There are plenty of folks out there who would like to have a beautiful aquarium in their home or office, but simply don’t have the time or inclination to purchase, install and maintain one. If you are not already doing installation and maintenance of aquariums in homes, offices, banks, nursing homes, hospitals, etc., you are missing out on a very good source of revenue and profit for your store. No matter how you do it, this is a good business to be in.
How you decide to offer installation and maintenance is up to you, but there are two basic business models that most stores follow. The first is to offer complete installation and maintenance in-house, done by staff persons who are on the payroll of your store. This method takes advantage of the fact that you can show potential installation and maintenance customers the full options of tanks and fish that are available. It requires additional staff, vehicles, equipment and supervision, but it also allows you more control over that aspect of the business—and more profit.
The second way to handle aquarium installation and maintenance is through a separate independent individual or company. In this instance, you need to have an agreement with the installation/maintenance person or company that your store can be used for showing tanks and fish, and that you receive some kind of compensation for any projects where your store was involved.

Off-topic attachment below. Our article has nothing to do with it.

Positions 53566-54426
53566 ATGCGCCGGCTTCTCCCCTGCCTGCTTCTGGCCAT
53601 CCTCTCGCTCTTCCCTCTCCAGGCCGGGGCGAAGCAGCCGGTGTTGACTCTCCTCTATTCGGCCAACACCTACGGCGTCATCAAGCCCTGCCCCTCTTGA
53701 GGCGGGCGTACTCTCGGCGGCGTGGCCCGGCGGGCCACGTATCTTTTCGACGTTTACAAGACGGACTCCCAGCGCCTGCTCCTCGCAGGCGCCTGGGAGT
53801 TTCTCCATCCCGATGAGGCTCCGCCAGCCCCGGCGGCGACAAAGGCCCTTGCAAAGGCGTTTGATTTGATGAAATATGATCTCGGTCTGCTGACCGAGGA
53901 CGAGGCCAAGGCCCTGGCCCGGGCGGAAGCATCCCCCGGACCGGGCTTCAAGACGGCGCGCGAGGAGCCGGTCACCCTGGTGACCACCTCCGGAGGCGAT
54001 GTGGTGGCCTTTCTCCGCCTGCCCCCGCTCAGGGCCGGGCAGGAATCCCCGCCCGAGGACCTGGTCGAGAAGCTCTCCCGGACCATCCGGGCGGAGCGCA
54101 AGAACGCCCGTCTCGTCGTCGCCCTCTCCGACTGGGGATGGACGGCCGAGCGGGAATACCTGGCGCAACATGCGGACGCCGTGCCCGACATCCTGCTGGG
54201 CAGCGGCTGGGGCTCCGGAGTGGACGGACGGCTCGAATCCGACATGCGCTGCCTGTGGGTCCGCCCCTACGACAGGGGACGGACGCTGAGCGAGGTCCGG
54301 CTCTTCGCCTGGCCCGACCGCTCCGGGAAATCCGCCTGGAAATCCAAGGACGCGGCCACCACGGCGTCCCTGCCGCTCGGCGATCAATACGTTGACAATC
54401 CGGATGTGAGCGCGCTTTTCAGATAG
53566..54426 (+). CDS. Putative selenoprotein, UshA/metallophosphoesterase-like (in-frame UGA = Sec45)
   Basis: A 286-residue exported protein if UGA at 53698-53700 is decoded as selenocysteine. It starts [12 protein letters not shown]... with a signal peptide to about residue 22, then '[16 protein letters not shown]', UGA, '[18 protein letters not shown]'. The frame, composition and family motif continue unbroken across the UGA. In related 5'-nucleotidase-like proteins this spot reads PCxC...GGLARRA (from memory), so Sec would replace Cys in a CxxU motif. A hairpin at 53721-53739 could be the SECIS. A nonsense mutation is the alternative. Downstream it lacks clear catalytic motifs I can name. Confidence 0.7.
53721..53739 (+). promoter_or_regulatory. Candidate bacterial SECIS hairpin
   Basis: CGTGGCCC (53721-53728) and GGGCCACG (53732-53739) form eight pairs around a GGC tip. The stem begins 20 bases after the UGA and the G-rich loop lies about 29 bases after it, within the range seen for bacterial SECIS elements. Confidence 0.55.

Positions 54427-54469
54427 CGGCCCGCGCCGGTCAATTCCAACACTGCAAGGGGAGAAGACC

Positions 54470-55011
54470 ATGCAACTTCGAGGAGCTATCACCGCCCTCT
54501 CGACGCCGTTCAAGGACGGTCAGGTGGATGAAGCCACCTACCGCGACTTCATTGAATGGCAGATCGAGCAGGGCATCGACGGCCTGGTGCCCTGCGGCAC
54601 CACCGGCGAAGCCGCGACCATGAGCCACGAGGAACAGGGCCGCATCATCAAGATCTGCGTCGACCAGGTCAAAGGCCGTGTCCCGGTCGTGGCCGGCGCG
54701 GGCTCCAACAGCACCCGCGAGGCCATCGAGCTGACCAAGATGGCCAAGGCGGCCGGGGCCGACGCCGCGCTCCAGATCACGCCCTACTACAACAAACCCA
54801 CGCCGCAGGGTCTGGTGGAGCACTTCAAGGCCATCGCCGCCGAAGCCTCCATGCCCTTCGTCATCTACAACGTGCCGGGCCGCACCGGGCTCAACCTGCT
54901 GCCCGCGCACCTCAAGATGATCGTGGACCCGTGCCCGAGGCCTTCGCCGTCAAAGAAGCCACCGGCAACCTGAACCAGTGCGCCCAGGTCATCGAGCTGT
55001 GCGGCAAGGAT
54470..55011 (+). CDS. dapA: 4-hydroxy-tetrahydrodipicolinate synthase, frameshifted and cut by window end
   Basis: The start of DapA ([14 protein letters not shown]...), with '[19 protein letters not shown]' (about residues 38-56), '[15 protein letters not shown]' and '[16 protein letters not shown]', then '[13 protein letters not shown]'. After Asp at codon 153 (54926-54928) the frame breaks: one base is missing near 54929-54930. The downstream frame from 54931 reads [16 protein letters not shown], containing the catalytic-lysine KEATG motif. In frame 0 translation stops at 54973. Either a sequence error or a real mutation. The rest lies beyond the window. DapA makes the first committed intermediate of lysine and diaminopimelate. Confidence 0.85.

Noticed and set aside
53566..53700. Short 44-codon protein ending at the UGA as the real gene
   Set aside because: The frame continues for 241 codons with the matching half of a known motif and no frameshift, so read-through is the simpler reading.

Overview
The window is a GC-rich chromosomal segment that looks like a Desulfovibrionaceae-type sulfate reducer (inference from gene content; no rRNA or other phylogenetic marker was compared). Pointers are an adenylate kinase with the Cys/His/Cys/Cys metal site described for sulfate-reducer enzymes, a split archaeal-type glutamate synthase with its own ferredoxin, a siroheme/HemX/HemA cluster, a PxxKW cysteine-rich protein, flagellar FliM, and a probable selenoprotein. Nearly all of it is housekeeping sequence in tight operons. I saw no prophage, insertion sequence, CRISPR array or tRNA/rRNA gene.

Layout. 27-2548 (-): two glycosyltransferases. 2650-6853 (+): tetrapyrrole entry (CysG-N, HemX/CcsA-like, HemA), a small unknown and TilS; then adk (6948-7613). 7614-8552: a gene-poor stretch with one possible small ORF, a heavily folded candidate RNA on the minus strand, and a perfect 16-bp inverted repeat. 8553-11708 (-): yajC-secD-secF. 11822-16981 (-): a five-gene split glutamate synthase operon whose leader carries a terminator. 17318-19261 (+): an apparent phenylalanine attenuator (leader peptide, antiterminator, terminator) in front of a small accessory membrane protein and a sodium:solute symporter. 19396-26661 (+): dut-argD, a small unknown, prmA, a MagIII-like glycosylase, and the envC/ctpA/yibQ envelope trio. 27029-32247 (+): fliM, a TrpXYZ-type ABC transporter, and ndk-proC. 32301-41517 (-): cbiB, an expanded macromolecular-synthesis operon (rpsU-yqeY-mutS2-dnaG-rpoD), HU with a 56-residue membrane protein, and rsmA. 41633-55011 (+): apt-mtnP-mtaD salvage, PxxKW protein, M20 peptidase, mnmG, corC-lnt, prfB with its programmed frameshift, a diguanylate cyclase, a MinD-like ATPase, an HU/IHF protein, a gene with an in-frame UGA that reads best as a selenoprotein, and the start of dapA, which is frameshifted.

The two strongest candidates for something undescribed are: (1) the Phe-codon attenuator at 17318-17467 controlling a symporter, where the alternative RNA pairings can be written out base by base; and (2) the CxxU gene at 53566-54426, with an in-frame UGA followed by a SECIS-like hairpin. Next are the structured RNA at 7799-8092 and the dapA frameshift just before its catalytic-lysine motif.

Your store involvement can be as casual as referring potential customers directly to the other person or company, or for your store to be actively involved with a sale. In either case, you need to establish a relationship of trust with the installation or maintenance person, which can take a while. In addition to referral fees, most stores work with these partners on equipment and livestock, usually offering them a good discount from the retail sales prices.
Whichever way you decide to handle installation and maintenance, you need to promote that aspect of your business with photographs, videos, a web presence and a list of satisfied customers. Even in the recent depression/recession (I love the TV show “West Wing” in which they referred to the recession as “the bagel”), high-end fish tanks were a very constant source of revenue for many stores and individuals. While some smaller customers, such as banks, hospitals and small offices, did, in fact, give up their aquarium maintenance service, the really high-end projects persisted.
I know installation/maintenance folks and companies all over the country who have been doing large projects in the hundreds of thousands of dollars between 2008 and now. Also, the very popular TV show “Tanked” has stimulated interest in large custom aquariums. As I pointed out to my wife when we watched the shows, they never tell you how much the entire project cost—or how many people had to watch it through the first couple of weeks.
Installation and maintenance is good business; don’t miss out on your share of it.